BY ANTHONY KAGIRI
The tit for tat parable seems to be having a ride on Kenyan marriages as battered men finally come out to expose it all.
Women who have from the days of our fore fathers faced all manner of violence have learnt to retaliate and theirs is turning tragic.
Whereas most women are said to endure a few slaps and verbal abuse men are facing lethal weapons such as pangas, boiling water and even hired goons.
And if you thought the violence is limited to physical beating you are wrong. Many ‘errant men’ are denied their conjugal rights and food in the name of revenge in our homes. I remember a case in my village where the wife and the children would cook early and eat all the food before the jobless man got home.
What has surprised me is that Kenyans seem to be having a field day and some women have praised their colleagues for finally coming out of ‘bondage.’
As we praise our bold women for finally standing up to their men we are destroying generations and disparaging the institution of marriage. We are teaching our girls that it is ok to reciprocate fire with fire and if possible with a higher measure. When I was growing up I was taught that your best option against evil is good and that is what I am preaching.
I am by no means demeaning the challenges families are facing, but a closer look will tell you we all face the same challenges. The problem is that some of us fail to address them early enough in the hope that ‘he will change’ only for it to become worse.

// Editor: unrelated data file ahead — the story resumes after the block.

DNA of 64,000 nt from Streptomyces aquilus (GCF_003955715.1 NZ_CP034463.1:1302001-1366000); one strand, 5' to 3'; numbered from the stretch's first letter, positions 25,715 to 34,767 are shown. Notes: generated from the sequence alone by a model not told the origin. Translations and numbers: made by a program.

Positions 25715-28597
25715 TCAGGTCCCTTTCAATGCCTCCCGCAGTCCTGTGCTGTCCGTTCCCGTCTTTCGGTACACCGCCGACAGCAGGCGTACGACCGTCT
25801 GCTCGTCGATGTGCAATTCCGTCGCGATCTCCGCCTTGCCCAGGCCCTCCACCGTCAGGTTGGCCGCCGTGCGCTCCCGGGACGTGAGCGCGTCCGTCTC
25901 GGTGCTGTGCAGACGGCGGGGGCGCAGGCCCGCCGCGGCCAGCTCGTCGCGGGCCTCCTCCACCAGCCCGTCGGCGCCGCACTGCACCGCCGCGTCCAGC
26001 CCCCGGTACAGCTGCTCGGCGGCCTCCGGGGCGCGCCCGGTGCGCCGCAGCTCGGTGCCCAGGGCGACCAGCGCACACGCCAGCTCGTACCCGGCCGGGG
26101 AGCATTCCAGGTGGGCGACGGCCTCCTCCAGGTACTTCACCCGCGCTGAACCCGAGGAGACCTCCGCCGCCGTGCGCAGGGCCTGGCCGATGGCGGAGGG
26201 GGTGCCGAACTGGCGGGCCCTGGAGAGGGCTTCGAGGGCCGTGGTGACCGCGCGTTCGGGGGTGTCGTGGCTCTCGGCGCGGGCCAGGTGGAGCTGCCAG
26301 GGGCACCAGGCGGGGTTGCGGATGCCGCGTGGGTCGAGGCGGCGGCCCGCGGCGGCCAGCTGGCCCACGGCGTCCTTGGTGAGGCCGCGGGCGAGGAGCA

A man – no matter how bad he is – remains your husband; your call is for the two of you to make it work. At least you loved him enough to marry him.
Violence, separation, divorce or even death is not a cure to the problems in your marriage. Your best bet remains in facing them head on. Although your friends might tell you that violence will put him back to line, it doesn’t; in most cases it makes it worse. When you hit a man/woman you take away the little value and respect they had on you. You break the trust and confidence and even if you married another one violence is always an option.
If his drinking is the problem put your efforts to dealing with it early enough, don’t wait for it to turn addictive. I believe if couples would address issues as they spruce up then they wouldn’t have to fight. If you are dating, make your demands then, say what you don’t like and deal with it.
In marriage don’t push matters under the carpet; use dialogue to deal with them and if it doesn’t work seek help from third parties like respected family members or your pastor.
The society remains accused for watching the family institution as it deteriorated. It is time all of us did something to help those around us who are facing difficulties. Those whose marriages are working should be in hand to support those who are struggling.
Change the bar talk from “how to make her know you are the man” to “how to keep your wife happy.” Adjust your chama gossip from “how you have stood up to him” and get wisdom from those whose unions are working
Those who have been in marriage for some time need to take time and mentor the young ones getting into it.
If we fight so hard to keep our jobs and work harder to get promotions and career growth I bet we can put extra effort to make our marriages work. A happy home is surely a good place to go home to.
I find this scripture very refreshing for marriages:
22 Wives, submit yourselves to your own husbands as you do to the Lord.
25 Husbands, love your wives, just as Christ loved the church and gave himself up for her 26 to make her holy, cleansing[b] her by the washing with water through the word.